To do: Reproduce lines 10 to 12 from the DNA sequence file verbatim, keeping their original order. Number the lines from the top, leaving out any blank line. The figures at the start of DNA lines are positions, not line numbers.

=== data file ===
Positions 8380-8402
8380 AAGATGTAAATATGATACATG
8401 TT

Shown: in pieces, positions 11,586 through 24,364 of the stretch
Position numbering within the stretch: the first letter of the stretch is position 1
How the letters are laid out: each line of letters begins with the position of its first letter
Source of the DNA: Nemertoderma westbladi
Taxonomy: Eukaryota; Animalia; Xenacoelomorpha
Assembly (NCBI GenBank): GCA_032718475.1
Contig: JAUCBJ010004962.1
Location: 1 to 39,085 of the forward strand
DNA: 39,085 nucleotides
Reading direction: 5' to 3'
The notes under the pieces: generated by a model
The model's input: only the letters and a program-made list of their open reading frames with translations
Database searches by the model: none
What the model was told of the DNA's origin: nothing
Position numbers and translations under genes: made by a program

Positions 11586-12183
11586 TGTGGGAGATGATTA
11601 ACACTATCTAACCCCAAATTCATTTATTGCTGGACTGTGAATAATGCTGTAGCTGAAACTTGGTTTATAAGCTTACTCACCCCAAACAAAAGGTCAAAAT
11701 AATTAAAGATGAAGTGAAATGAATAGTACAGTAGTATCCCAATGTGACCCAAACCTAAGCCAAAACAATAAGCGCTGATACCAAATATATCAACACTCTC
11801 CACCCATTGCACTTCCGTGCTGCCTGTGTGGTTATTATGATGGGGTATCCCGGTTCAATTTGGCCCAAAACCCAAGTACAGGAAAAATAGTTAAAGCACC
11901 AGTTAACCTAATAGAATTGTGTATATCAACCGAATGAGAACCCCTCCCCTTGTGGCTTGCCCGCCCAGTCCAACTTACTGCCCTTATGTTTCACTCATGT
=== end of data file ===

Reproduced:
Contig: JAUCBJ010004962.1
Location: 1 to 39,085 of the forward strand
DNA: 39,085 nucleotides